COVID-19 and Declining Childhood Vaccination Rates: How SBHCs Can Help
Mayor Bill de Blasio urges parents to not fall behind on vaccination schedules, “Getting your child vaccinated is essential work. Getting your child vaccinated is a reason to leave your home.”
As states across the country continue their conversations on reopening schools for the fall, there is the added concern of the spread of vaccine-preventable diseases on top of COVID-19. Since the pandemic first hit back in March, rates of childhood vaccinations have dropped significantly as many parents have been reluctant to schedule their well-child visits out of fear of contracting the virus (1). As a result, children across the country have fallen behind on vaccinations for measles, whooping cough and other potentially life threatening diseases (2).
Vaccination Rates are Plummeting
Thus far, the risk of infection of vaccine-preventable diseases has been mitigated by social distancing and stay-at-home orders. However, as states such as New York begin to reopen, the concern of outbreaks of these diseases grows. In official CDC pandemic guidelines on vaccinations, ensuring immunization services are maintained or reinitiated is described as essential for protecting individuals and communities from outbreaks of vaccine-preventable diseases (3). Given the upcoming flu season and the ongoing pandemic, reducing the burden of respiratory illness is of the utmost importance in protecting the public health of our school communities.
In a recent study conducted by the CDC, the vaccination rates in May 2020 for children under 2 years old in Michigan fell to alarming rates (4). Before the pandemic, roughly two-thirds of infants 5 months or younger were up to date with their vaccinations. This year, the rate fell to 49.7%, less than half of the infant population. This study also pointed to the socio-economic disparities in health care, as Michigan children on Medicaid were even less likely to be up-to-date on their immunizations. This study likely represents trends around the country, as we are already seeing in New York State.
"For children older than two, the city has recorded a 91% drop in the vaccination rate"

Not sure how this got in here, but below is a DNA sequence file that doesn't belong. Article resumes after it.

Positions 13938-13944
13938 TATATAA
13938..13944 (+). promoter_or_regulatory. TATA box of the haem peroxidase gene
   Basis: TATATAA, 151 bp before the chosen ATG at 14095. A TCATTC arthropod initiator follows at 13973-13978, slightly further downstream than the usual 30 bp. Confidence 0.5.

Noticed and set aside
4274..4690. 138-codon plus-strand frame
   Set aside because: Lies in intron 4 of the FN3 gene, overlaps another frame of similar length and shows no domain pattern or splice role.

In a briefing in late May, New York City Mayor Bill de Blasio announced that vaccination rates among children had plummeted, urging parents to not fall behind on vaccination schedules, “Getting your child vaccinated is essential work. Getting your child vaccinated is a reason to leave your home.” In New York City, vaccinations for children two years old or younger have seen a 42% decrease. For children older than two, the city has recorded a 91% drop in the vaccination rate (5). New York State schools have indicated that they will collect completed child health examination forms (CH205) based on physical examinations and screenings performed within the previous 18 months, which will remain in effect until December 31, 2020 with potential reevaluation as the pandemic evolves (6). While this decision is helpful for parents during a pandemic, some health professionals are concerned that as a result, children’s vaccinations will not be in compliance.
The Impact of Reopening Schools
Recently, I had the opportunity to speak with a New York pediatrician and member of the NYSBHA, Dr. Suanne Kowal-Connelly. When asked about her concerns surrounding the reopening of schools, Dr. Kowal expressed that she understood allowing for older health certificates due to the coronavirus, however she is worried about children not being up-to-date on their vaccinations, “What I can’t deal with is vaccines not being in compliance. I would insist that every student get their vaccines in compliance, just the way we always do.” Dr. Kowal reminded me that New York City has very recently experienced the consequences of unvaccinated communities.
In 2018, an outbreak of measles in Brooklyn began when one unvaccinated child returned home from Israel with measles, resulting in 649 confirmed cases of measles that lasted a total of 10 months (7). In this case, 85.8% of the patients with a known vaccination history were unvaccinated and serious complications included 37 cases of pneumonia and 49 patients hospitalized. Given COVID-19’s targeting of the respiratory system, one can imagine the impact that a measles outbreak would have this upcoming school year, “You don’t want your child to end up with some vaccine-preventable disease in the midst of a pandemic” (Dr. Kowal).
Potential Concerns Around Vaccinations During COVID-19
It is now more important than ever that school-aged children stay on course with their immunization schedules, not only for their own health and safety, but for the health and safety of their peers, school staff, and families. For diseases like measles, public health officials estimate that community vaccination rate from 93% to 95% is necessary to prevent a widespread outbreak (1). The current vaccination rates are far below the standard for herd immunity, mostly due to the concerns surrounding social distancing and going in for doctors appointments during COVID-19.
“A lot of different workflows are in place to make sure that families can access their provider safely and get the wellcare and vaccines they need, and I don’t see any advantage to letting that slide because of COVID.” -Dr. Suanne Kowal-Connellly